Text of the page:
Dominium Group, Inc., knows a thing or two about flexibility. The Plymouth, Minn.-based developer has been active in affordable housing since the early 1970s, beginning life as a developer and manager of Sec. 8 properties. Over the last few years, Dominium has positioned itself as a leader in the acquisition-rehabilitation market for affordable housing in the Midwest.

“With 35 years of history in the affordable housing business, it’s been one of constant change,” said Paul Sween, a principal of the company and a co-founder of its Dominium Development and Acquisition, LLC, division. “Organizationally, we’re adept at looking for changes and responding.”

The company’s level of low-income housing tax credit (LIHTC) and tax-exempt bond deals has risen dramatically over the last few years. Dominium is projecting 14 project starts in 2007, totaling 1,491 units, nearly three times its development volume in 2006, when the company had eight project starts, good for 586 units. Specifically, the company’s work in acquisition-rehabilitation has taken off, growing from nine projects (429 units) in 2005 to 22 projects (1,736 units) projected for 2007.

This furious pace is the result of a decision Dominium made in 2005 to shift its business toward acquisition-rehabilitation deals. At that time, construction costs were outpacing rent growth dramatically, making new construction projects increasingly unfeasible. But there was another reason for the developer’s shift in focus.

“At both the federal and state levels, there are mandates and priorities for preservation transactions,” said Armand Brachman, a principal with the firm and co-founder of Dominium Development and Acquisition, LLC. “We figured that in the near term, we could generate the largest growth for the organization focusing on that area,” said Brachman. Such flexibility is a key differentiator for the company. “We change with the times, and as such, we’ll constantly be busy due to the fact that we are not a one-trick pony,” said Brachman.

While the company develops and manages mixed-income, market-rate and luxury projects, the bulk of its portfolio, about 70 percent, is affordable housing. Nearly 100 percent of its current development activity is based on affordable housing.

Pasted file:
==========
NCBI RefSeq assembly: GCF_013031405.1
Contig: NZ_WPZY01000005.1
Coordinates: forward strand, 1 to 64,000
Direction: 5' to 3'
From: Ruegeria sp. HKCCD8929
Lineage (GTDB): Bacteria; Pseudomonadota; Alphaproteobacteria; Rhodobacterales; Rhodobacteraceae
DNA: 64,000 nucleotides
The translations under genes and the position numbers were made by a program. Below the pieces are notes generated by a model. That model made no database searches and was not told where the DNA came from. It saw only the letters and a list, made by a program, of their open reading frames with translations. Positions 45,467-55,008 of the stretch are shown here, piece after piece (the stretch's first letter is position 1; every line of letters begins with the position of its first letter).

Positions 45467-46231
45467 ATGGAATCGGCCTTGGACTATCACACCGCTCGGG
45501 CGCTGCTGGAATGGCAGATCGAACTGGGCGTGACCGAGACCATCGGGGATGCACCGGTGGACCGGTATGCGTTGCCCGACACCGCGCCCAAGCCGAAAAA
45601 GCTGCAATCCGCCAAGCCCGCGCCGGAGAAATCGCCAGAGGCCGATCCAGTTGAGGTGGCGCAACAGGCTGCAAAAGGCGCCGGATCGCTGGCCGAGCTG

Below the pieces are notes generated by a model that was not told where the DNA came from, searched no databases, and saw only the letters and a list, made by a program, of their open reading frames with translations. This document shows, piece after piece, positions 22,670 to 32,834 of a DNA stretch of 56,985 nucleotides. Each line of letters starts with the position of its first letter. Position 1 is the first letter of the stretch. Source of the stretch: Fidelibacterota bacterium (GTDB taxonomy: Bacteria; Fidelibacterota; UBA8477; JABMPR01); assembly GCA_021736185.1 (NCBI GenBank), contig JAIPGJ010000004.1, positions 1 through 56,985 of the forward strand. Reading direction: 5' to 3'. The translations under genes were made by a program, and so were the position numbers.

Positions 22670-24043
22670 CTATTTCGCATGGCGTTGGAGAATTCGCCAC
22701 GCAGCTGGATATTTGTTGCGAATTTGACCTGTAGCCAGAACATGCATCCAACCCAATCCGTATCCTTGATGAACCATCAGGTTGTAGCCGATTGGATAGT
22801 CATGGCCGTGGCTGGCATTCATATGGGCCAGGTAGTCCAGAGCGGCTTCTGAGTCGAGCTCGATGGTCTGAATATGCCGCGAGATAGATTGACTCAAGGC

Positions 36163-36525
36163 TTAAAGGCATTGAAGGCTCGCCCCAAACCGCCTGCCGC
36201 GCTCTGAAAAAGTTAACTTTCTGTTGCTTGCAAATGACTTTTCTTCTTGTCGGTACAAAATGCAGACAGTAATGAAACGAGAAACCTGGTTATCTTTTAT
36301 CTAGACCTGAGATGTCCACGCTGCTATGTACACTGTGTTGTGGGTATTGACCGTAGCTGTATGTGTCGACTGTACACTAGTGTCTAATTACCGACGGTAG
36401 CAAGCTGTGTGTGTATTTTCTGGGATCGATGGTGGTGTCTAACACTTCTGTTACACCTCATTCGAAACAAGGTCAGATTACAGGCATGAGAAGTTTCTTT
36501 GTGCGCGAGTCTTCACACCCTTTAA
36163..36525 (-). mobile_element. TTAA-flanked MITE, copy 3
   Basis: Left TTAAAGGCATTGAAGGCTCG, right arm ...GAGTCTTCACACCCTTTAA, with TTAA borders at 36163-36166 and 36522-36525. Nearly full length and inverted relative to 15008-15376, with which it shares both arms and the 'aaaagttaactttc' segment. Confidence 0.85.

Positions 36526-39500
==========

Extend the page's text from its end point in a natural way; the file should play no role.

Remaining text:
Recently, the company began to favor tax-exempt bonds to finance its projects, mainly because of the ability to generate LIHTCs without having to compete for an allocation.

“One of the trends that we’ve seen over the last year and a half is that various credit allocators have begun to give a preference to nonprofit sponsors for their 9 percent credit allocations,” Brachman said. “So the use of tax-exempt bonds allows us to procure the 4 percent tax credits.”

Turning it around

Another aspect that makes Dominium unique is its expertise in acquiring nonperforming tax credit projects and turning them around. “We have the financial strength to come in and assure the syndicator that they’ll receive their tax credit stream in exchange for their financial assistance in stabilizing the portfolio,” said Sween.

In 1996, the company purchased a 3,862-unit multifamily portfolio from Nationwide Housing Group. Two years later, it acquired a 745-unit portfolio, and in 2005, it acquired an 855-unit portfolio. The company is in negotiations to purchase a 600-unit portfolio and expects to complete the transaction by July.

The Midwest challenge

About 60 percent of Dominium’s activities are centered in Minnesota, but its footprint stretches from Colorado to Ohio, and from Minnesota to Missouri.

While the company develops and rehabs properties in cities like Kansas City, Minneapolis, and Milwaukee, 30 percent of its portfolio is in towns with less than 25,000 people, and 15 percent in towns with less than 5,000. The geography presents a sizable challenge: The heartland is a lower-growth market compared to the coasts. In high-cost areas, the Sec. 42 rent limits provide a ceiling that represents a market advantage to affordable housing developers.

In the Midwest, “we have very few projects that run for Sec. 42 ceilings, so our Sec. 42 portfolio competes with market-rate housing,” said Sween.

One way the company differentiates is in centralized support efforts such as its national call center. If a prospective tenant calls a local apartment building and the resident manager can’t take the call, it gets routed to a national call center, where an appointment is made for the tenant to see the apartment.